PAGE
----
David Mack is joining us today with his novel The Midnight Front. Here’s the publisher’s description:
On the eve of World War Two, Nazi sorcerers come gunning for Cade but kill his family instead. His one path of vengeance is to become an apprentice of The Midnight Front―the Allies’ top-secret magickal warfare program―and become a sorcerer himself.
Unsure who will kill him first―his allies, his enemies, or the demons he has to use to wield magick―Cade fights his way through occupied Europe and enemy lines. But he learns too late the true price of revenge will be more terrible than just the loss of his soul―and there’s no task harder than doing good with a power born of ultimate evil.
What’s David’s favorite bit?
*Note: The following essay includes a depiction of suicide. If you are thinking about suicide, are worried about a loved one, or would like emotional support, talk to someone here.*
It can be easy to forget that even great sagas are constituted of mere moments, and that sometimes the smallest, most personal of scenes can carry a story’s greatest emotional weight.
The Midnight Front is many things at once: it’s a sweeping World War II epic; it’s a dark fantasy that chronicles a bitter secret war between rival groups of sorcerers who wield black magick; but at its heart, it is about a small cadre of magicians who grow to care for one another like family.
Underscoring that theme is the fact that several of my magic-using characters are orphans, have been cast out of their families, or have otherwise found themselves alone in the world. This is true of my main character, Cade, who loses his parents early in the story; my female lead Anja is cast out of her home as a teen and de facto adopted by the Allies’ master magician, Adair. Last but not least, one of Adair’s senior apprentices, Niko, has long since lost his parents, and over the course of the novel he, too, loses what few kin he has left, in a debacle that leads to the death of fellow apprentice Stefan and causes a bitter rift between Niko and Adair.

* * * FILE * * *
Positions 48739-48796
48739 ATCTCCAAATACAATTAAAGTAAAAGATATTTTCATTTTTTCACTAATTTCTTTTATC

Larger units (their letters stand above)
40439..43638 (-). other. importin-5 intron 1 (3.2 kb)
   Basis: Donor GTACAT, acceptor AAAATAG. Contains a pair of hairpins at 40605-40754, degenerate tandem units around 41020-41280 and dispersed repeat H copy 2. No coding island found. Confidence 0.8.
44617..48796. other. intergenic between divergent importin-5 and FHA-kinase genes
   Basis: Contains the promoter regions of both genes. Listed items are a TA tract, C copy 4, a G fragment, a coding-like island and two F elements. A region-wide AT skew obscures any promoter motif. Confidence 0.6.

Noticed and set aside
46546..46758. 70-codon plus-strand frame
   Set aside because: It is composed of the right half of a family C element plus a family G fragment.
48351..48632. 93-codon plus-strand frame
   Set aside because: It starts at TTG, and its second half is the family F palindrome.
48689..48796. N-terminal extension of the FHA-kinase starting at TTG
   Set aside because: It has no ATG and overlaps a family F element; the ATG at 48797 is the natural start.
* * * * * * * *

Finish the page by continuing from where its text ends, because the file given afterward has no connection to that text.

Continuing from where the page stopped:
Such is the state of play when, late in the book, Niko must risk his life to escape a “dead zone” in which magick will not work, so that he can use an enchanted mirror to pass military secrets back to Adair. With their sorcerous archenemy Kein only seconds behind him, Niko crashes his stolen car into a forest and flees. Then:
Drenched in his own blood, Niko propped himself against a tree and pulled his enchanted mirror from a coat pocket with a quaking hand. “Fenestra, Adair.” He was shaken by a hacking cough full of blood while he awaited the master’s reply. Searchlights slashed through the trees as the Germans followed his swath of destruction through the woods.
Adair’s face replaced Niko’s reflection. “Christ, lad, what—”
“No time, Master.” He propped the mirror on his leg, then used his good hand to pull the map and camera from inside his coat. He pushed them one at a time through the mirror to Adair. “Kein . . . built a trap. . . . In a bunker. At Pointe du Hoc.”
“They will cover it with wax and cement. It will be hidden. But destroy it you must.” Tears fell from his eyes. He croaked out his last words. “Bonne chance, Père.”